Best 2020 SUVs for Obese Drivers


Obese drivers need a vehicle with plenty of room for comfort on the roads. This can not only mean a bigger vehicle, but also a higher-visibility vehicle that lets a heavier person sit in a safe driving position.

But not only is size important, but having room where it matters such as in the shoulders, hips, and legroom, all play a role in the driver experience.

With that in mind, below are some of the best 2020 SUVs for obese drivers.

Lincoln Aviator

With the new Aviator, a luxury three-row crossover<, you can get a plush ride that has plenty of room for obese drivers and many comfort and safety features. The Aviator features over 62 inches of shoulder room and 58.5 inches of hip room in the front. The driver’s seat has lumbar support that is power-adjustable. For extra comfort, with the Black Label trim for massage seats. And the rear seats are just as roomy with plenty of hip and shoulder room for passengers. The aviator has a starting MSRP of $51,000. For drivers on more of a budget, consider the Aviator’s sister vehicle, the Ford Explorer.

2015 chevrolet suburban lt

Chevy Suburban

This full-size SUV may not get the best gas mileage, but it is a real behemoth. The Suburban has an expansive interior with over 64 inches of shoulder room, 60.8 inches of hip room, and 45.3 inches of legroom in the driver’s row.

The Suburban seats up to nine, so there’s plenty of room for the family and cargo. Add the safety and luxury features, and you’ve got a vehicle that will get you around with room to spare and keep you comfortable.

The Suburban has a starting MSRP of $52,000.

2018 chevrolet equinox

Chevy Equinox

The compact Equinox is big on safety and relatively big on size for its class. The National Highway Traffic Safety Administration awarded the Equinox a 5-star rating for safety.

With 57.2 inches of shoulder space, 54.2 inches of hip space and 40.9 inches of legroom, the Equinox offers a lot of space for an obese driver. It also gets good gas mileage for an SUV and has room for the rest of the family.

The Equinox would be safe and comfortable for any driver and has a starting MSRP of $24,000.

honda cr-v

Honda CR-V

This award-winning compact SUV gets great gas mileage and has good safety ratings, which makes it an excellent value for any driver. The CR-V built closer to the ground, which makes it easier for overweight drivers to get in and out. Plus, it has a lot of space in the front, as well as adjustable front seat-belt anchors.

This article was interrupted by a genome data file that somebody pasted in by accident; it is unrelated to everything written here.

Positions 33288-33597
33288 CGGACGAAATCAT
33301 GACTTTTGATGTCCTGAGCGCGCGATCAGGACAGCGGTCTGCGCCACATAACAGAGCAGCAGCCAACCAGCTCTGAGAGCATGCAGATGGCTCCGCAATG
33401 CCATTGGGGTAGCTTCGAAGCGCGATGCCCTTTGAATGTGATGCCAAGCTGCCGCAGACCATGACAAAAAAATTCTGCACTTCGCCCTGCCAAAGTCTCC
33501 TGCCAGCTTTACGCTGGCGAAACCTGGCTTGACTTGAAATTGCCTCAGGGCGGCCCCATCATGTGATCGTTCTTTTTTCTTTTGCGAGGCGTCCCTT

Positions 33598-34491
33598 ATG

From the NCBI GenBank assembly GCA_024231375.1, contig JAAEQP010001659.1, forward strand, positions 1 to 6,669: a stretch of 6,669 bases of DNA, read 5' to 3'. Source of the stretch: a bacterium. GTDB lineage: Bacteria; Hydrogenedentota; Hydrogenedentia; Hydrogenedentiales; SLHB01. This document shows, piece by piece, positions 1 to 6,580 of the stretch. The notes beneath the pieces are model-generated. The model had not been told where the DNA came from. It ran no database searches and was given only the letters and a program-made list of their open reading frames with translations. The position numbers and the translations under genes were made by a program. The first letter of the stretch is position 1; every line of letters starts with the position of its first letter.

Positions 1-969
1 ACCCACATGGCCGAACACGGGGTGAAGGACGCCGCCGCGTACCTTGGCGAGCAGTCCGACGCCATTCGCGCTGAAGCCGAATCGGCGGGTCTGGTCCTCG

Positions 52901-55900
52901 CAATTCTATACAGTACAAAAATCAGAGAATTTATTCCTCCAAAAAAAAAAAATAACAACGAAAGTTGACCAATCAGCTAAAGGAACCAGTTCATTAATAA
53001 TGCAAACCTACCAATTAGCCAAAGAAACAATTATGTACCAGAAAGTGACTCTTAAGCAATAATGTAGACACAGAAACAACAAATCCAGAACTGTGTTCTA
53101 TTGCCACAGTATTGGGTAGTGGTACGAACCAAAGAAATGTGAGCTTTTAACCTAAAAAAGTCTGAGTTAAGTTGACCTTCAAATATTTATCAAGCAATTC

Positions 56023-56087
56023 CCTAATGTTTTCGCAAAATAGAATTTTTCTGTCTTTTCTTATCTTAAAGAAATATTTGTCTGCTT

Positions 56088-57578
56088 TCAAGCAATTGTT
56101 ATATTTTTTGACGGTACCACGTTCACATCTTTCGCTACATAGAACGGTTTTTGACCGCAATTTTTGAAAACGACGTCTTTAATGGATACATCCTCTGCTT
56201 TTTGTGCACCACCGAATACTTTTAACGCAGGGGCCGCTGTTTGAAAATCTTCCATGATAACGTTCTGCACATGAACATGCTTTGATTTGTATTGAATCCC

The CR-V’s driver’s seat offers 4-way power lumbar support and power adjustment. It boasts 55 inches of hip room and 57 inches shoulder space in both the front and rear.

The CR-V has a starting MSRP of $25,000.

Kia Telluride

Los Angeles, USA – November 16, 2016: Kia Telluride Concept on display during the Los Angeles Auto Show.

Kia Telluride

The all-new Telluride, which was recently named the 2020 SUV of the Year by Motor Trend, has the hip and shoulder room that obese drivers need.

For a large three-row crossover, the Telluride is easy to get in and out of the vehicle. And for its size, the model gets good mileage, 26 mpg on the highway.

The Telluride also has luxury features, heated driving seat, keyless ignition, power rear seats, and much more. It has a starting MSRP of $32,000. Also consider the Telluride’s sibling vehicle, the Hyundai Palisade.

Other Considerations For SUVs For Obese Drivers

The models above come from a broad range of SUV classes, from compact to full-size, with prices ranging from the mid $20Ks to over $50,000.

Other factors also to consider in vehicles include acceleration and towing capability, depending on your needs and preference.

And if obese drivers want to be more environmentally friendly, love the efficiency, and have the $40,000+ budget, also consider an electric SUV, such as the Tesla Model X.

What 2020 SUV model featured above is your favorite?

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3 Responses

  1. FatCarShopper Says:

    These articles are useless. People searching for hip room information want actual seat width measurements. Describing the total “hip room” for a car’s front seats doesn’t give any information for someone concerned about the hip room in the driver’s seat itself, especially when manufacturers continue to add oversized center consoles that eat up a good chunk of that total width. Also, using the term “obese” is quite offensive, as it has extremely negative connotations and turns the size of a person’s body into a medical condition. Use “big,” use “fat,” but don’t use either “o” word.

  2. Kay Says:

    These reviews aren’t very helpful. I want to know 1)how wide the seats are, 2)how far the steering wheel is from the back of the seat, 3)whether the steering wheel will tilt and telescope, and 4)whether the width of the seat is functionally diminished by an armrest or the seatbelt attachment buckle. Leg room and head room are only important if you’re tall. Most fat people are in the same height range as most thin people. It’s not useful to conflate leg and head room with the above 4 pieces of data, unless you’re specifically talking to fat, tall people. Like I said, most of the time, you’re not, even if you phrase it that way.

  3. F1 Guy Says:

    I agree with other comments here. To simply compare overall hip room, leg and head room serves little to no purpose for a heavy person. How would the total distance between doors at the hips matter?? It is the width of the drivers seat, the distance from the back of the seat to the steering wheel and yes, leg room measured from the pedals to the seat back that matter.

    These articles, and I mean ALL OF THEM are useless for making it easier for heavy people to make a decision. They clearly are NOT being written by a heavy person. This reminds me of ‘big and tall’ clothing models who are ALWAYS thin and in great shape. Useless.

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